pocket exposure guide
It's an essential part of photography : the fundamental understanding of light, and how we communicate that information to the camera in a way that gives us the results we want.
All too often, however, the basic framework surrounding the "exposure triangle" is made more difficult to understand by complex diagrams or huge chunks of badly-phrased wording, leading to confusion or information-overload for the reader.
When Paul was designing his photographic workshops, he started searching for a clear, concise, handy (and correct!) guide to give to attendees to ensure they'd have a reference or "baseline" for the key aspects of controlling exposure. The problem was, he couldn't find one anywhere.
There were many, many, "cheat sheets" or "guide books" out there, but they were either too crammed with unnecessary information, too difficult to read and understand, or (in some cases) just plain wrong. So, he set about creating his own guide that is given to every workshop student as a reminder for when they're shooting in the future.
Positive feedback from customers came back thick and fast: "I know someone else who'd like one of these" or "can I buy some for my friends?", were two of the more popular responses - so we've decided to make the guide available for anyone to purchase.
After all, knowledge is only really of value if it's shared, right? 😉
The guides are now available to purchase online through the print store - priced at only £3 each, plus postage, worldwide and include a plastic sleeve for safe-keeping.
Each card is matt laminated to ensure it's protected from dirt and small splashes (now you know it's been designed by a photographer, right? 😉 ) and comes in its flat format ready to fold along the machine-formed central join.
Being the same size as a standard credit card, these guides can be easily carried in wallets, camera bags or phone cases and holds all the key information relating to exposure values, including:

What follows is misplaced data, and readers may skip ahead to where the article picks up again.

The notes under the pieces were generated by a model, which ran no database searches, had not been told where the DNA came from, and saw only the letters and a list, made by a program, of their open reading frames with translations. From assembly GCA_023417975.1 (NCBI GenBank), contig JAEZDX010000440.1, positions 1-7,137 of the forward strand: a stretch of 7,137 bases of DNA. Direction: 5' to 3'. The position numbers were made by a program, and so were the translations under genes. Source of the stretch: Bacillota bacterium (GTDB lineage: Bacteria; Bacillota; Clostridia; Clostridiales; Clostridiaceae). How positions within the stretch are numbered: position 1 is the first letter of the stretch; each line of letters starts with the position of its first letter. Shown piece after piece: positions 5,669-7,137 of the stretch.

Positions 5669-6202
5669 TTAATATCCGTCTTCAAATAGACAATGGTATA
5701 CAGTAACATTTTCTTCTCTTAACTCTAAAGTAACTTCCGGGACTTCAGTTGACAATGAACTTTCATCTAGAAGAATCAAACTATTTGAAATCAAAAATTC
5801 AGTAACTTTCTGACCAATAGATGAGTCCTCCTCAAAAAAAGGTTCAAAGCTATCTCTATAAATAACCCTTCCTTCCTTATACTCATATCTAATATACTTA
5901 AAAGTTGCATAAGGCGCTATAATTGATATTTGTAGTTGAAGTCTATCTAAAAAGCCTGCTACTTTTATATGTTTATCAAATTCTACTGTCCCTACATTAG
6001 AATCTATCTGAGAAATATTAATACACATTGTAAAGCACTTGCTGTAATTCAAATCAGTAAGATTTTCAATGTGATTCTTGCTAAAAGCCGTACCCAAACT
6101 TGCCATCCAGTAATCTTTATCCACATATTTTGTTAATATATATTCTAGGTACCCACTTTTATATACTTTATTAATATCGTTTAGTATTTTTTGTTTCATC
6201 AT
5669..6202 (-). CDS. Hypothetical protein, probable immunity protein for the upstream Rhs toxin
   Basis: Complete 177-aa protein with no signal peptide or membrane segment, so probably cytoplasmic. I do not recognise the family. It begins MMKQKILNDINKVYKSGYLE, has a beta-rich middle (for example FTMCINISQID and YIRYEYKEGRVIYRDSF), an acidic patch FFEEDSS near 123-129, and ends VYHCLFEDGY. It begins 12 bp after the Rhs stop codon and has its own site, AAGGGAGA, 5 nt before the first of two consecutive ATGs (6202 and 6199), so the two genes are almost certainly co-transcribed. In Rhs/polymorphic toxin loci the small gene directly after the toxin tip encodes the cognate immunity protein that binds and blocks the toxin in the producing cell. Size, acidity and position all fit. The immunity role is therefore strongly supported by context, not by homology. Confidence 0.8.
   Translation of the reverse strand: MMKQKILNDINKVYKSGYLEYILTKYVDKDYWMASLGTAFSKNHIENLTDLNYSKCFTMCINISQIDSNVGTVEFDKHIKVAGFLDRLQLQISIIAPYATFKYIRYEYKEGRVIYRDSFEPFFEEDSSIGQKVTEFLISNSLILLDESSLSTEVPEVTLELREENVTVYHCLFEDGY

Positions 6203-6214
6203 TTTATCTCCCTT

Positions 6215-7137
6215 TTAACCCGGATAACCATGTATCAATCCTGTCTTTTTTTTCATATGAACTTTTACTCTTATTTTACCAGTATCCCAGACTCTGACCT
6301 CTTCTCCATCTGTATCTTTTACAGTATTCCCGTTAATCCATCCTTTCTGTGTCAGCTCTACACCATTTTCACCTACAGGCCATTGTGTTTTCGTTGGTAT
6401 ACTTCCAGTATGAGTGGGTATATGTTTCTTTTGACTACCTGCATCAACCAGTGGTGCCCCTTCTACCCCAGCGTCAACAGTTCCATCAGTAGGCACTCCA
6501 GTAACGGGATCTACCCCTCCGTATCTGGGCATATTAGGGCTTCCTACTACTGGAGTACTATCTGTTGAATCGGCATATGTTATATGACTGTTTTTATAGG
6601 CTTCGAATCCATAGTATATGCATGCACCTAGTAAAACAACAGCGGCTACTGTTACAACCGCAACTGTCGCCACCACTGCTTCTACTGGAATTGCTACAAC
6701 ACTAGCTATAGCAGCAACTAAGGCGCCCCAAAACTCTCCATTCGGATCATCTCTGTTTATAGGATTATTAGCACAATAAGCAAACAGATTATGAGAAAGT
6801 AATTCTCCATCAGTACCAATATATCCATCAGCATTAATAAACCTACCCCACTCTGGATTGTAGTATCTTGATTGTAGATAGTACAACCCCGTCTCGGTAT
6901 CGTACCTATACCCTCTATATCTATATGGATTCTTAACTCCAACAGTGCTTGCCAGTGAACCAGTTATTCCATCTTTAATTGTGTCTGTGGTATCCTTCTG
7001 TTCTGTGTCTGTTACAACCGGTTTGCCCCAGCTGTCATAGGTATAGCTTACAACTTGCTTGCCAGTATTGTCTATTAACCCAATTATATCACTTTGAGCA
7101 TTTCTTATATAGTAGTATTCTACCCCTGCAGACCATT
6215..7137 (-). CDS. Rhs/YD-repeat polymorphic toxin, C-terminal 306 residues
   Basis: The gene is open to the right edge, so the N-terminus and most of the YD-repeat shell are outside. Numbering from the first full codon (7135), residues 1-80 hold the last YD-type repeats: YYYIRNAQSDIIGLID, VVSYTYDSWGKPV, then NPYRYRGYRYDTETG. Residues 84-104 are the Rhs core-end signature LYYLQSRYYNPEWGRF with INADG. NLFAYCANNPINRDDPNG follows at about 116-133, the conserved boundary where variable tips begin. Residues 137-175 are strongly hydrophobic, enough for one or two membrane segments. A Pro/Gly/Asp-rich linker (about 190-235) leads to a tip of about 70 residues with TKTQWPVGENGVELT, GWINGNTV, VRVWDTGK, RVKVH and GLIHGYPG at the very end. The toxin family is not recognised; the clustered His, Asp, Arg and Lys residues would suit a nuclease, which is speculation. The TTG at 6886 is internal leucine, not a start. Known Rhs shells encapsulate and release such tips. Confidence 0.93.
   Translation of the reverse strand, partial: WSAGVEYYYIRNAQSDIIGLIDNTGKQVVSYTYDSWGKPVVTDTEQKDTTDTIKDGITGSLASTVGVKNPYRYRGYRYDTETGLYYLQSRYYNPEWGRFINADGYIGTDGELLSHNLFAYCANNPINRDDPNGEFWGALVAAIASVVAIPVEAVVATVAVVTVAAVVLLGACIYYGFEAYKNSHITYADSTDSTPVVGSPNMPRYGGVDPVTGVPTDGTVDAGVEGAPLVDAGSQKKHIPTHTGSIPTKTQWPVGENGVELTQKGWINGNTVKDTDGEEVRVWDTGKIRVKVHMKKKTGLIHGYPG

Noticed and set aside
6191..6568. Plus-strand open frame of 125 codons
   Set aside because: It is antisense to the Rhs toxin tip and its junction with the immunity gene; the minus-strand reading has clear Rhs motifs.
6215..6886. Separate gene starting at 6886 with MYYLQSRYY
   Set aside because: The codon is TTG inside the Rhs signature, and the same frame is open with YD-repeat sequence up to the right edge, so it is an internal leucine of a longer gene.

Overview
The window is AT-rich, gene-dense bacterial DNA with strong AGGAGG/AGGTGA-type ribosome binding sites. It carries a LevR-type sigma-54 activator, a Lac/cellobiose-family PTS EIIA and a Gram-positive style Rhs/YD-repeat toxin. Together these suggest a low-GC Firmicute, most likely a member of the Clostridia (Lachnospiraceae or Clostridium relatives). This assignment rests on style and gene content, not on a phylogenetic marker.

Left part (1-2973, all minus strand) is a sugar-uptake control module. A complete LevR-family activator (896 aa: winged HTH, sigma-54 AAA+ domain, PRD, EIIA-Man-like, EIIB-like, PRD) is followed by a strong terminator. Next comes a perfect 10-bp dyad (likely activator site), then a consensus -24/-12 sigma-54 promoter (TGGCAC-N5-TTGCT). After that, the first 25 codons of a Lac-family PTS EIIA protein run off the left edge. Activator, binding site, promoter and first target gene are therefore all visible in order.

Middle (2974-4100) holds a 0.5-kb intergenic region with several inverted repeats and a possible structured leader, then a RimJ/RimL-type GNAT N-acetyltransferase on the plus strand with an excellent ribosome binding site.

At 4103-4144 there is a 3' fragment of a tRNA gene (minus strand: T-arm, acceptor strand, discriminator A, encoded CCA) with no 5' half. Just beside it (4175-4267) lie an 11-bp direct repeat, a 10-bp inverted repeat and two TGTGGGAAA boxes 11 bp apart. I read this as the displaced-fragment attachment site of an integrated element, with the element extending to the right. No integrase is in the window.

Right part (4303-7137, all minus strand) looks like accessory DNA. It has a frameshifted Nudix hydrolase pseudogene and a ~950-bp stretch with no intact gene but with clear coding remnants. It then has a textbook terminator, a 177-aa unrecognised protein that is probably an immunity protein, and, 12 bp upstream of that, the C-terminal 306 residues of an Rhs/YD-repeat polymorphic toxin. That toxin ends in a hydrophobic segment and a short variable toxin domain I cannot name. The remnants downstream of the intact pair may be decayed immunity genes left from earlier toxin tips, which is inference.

- ISO - sensitivity and noise levels explained
- Aperture - light and depth of field in detail
- Shutter Speed - exposure and motion by f-stop
- White Balance - changes in lighting situations
- The "Sunny 16" exposure rule in one simple chart
To order your copy, visit the online store now by clicking here! 🙂
using the exposure guide
We've gone for simplicity, but sometimes even the small things need a little explanation. With that in mind, here are the key points to remember when using the card as a reference:
A correct exposure is made of 3 key elements: Aperture, Shutter Speed and ISO, and generally expressed in "stops" or "f-stops".
> Aperture : "How big the hole is" - or how much light is physically allowed onto the sensor or film.
> Shutter : "How long the hole is open for" - or how long the light is allowed to continue exposing the sensor/film.
> ISO : "How sensitive is the film/sensor" - or how reactive it is to the light that it's given.
This scale provides you with the regular list of f-stops (where with each change you either halve or double the amount of light), along with shutter-speed stops (again, with each change where you're halving or doubling the amount of light allowed onto the sensor or film) and finally standard ISOs (with each change, doubling or halving the sensitivity). So, the general rule is, if you have a correct exposure (as shown) at f/4, 0.25 seconds at ISO 1600, for each column you move left or right, at least one of the other two must move in the opposite direction to remain correct.
For example: If your correct exposure is set as shown, but you want a faster shutter speed, to the left (maybe to 1/15th second, so "2 stops shorter"), you would have to move either your aperture to be 2-stops bigger (to f/2) or your ISO two selections to the right (ISO 6400). Of course, you can do a mix of both - maybe f/2.8 and ISO 3200, but the key rule to remember is that for each movement of one column left or right, one or both of the other two need to move in the opposite direction by that amount to maintain the same exposure.
Once the correct exposure is established, there are three "by-products" of those settings that we can then use to be creative with the final image.
> Depth of Field : From the nearest to furthest points, how much of the image is in focus.
> Motion : How much motion or movement is captured during the exposure